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The Inefficiencies of Traditional Academic Writing

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Most of the words in an average, considered-well-written paper are in some sense superfluous: for the right audience, you can usually boil it down to a few statements. That’s David Bourget, associate professor in philosophy, director of the Centre for Digital Philosophy at Western University, and one of the founders of PhilPapers and its related enterprises. Aiko Tezuka, “Fragile Surface (daydream)” (detail) Professor Bourget was recently interviewed by Eric Piper at Wiley Humanities about his career combining philosophy and computing. In a discussion of the potential of the PhilPapers Philosophical Survey (“PhilSurvey”) and similar projects, he notes philosophers’ ignorance about the prevalence of various philosophical views: [T]he mere publication of the data collected by PhilSurvey (without any fancy analysis) will by itself help move debates forward and improve the quality of communications. Right now philosophers are largely in the dark regarding where others stand on philosophical questions. This is something that Dave [Chalemers] and I showed with a pilot survey and an accompanying “meta-survey”, in which we asked respondents to guess the results of the main survey. We found that on average professional philosophers are off by 15% on philosophical claims. For a view that boils down to an answer to a yes/no question this could mean, for example, that the community on average believes the distribution of views is 50/50 when in fact it’s 35/65.  For many issues the discrepancy between the expected and actual distribution of views is much larger. This is problematic—in order to discuss and debate effectively, the first thing you need to know is where your interlocutors stand. For those who would like to learn more about our survey, see our paper “What do philosophers believe?” published in Philosophical Studies. He then turns to the increase in the amount of published work and how PhilSurvey and other services might alter. . .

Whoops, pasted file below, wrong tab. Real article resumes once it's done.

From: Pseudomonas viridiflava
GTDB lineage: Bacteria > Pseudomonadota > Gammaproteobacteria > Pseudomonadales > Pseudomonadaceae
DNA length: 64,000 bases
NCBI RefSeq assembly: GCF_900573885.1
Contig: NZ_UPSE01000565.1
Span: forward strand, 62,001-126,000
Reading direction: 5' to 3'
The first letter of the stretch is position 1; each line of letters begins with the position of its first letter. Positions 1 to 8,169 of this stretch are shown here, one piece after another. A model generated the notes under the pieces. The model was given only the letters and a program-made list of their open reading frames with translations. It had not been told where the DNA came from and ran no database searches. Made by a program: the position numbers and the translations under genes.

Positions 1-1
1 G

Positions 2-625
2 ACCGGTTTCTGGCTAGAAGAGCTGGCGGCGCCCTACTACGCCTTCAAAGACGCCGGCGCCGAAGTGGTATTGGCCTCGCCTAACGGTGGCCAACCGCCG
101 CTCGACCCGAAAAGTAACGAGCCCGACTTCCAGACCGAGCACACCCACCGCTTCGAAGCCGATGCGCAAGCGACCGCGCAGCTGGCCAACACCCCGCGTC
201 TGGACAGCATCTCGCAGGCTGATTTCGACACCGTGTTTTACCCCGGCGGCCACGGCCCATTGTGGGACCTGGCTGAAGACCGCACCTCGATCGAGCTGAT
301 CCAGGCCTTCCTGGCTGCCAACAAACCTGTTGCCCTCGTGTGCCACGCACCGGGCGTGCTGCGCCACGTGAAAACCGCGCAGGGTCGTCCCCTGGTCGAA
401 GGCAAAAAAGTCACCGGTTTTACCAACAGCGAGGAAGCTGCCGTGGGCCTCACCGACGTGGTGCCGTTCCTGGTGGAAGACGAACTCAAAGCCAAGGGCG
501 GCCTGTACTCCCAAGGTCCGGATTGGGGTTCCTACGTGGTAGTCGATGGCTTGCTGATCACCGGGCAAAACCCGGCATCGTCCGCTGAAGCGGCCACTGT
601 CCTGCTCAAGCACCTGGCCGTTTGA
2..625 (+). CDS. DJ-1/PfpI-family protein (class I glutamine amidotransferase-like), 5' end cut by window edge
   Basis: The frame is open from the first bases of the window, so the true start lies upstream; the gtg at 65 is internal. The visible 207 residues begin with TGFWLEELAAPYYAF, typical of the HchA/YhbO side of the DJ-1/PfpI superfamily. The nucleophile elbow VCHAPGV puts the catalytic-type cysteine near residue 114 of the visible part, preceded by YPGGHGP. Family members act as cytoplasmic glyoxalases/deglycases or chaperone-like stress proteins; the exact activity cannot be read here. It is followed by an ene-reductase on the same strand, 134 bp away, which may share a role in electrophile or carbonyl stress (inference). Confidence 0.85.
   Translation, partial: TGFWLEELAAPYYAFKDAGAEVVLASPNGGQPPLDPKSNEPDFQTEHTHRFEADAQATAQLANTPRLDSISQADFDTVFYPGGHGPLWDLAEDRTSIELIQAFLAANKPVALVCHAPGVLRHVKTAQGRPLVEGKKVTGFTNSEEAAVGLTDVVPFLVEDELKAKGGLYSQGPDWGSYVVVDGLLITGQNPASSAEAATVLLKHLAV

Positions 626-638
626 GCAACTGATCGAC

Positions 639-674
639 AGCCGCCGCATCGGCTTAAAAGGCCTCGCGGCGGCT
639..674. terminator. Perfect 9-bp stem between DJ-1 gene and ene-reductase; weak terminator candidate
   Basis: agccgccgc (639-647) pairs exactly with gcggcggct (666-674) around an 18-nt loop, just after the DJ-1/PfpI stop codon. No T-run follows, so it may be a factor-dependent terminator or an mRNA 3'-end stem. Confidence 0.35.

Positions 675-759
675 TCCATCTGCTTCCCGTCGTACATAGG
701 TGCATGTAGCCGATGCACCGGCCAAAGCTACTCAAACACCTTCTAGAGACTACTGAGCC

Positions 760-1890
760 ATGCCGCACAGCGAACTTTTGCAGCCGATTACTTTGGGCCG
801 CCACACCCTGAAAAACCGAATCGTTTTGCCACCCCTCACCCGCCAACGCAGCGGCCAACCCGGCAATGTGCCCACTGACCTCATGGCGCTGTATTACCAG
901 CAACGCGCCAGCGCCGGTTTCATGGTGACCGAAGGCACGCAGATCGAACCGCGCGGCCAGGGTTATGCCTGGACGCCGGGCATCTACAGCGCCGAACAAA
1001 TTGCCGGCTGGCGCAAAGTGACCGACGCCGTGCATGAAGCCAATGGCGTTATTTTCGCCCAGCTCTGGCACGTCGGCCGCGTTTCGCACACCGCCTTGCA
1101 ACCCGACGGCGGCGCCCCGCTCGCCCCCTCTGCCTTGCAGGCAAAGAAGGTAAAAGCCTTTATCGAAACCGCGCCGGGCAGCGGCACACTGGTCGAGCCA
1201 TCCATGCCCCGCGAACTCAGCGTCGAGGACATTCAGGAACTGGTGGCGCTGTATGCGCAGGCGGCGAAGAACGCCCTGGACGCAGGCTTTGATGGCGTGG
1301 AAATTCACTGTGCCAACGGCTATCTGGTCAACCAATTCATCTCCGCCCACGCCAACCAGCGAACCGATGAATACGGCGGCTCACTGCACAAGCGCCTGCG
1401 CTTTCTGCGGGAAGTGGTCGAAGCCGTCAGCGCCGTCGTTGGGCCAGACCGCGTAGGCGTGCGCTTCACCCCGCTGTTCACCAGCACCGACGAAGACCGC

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News source: Daily Nous

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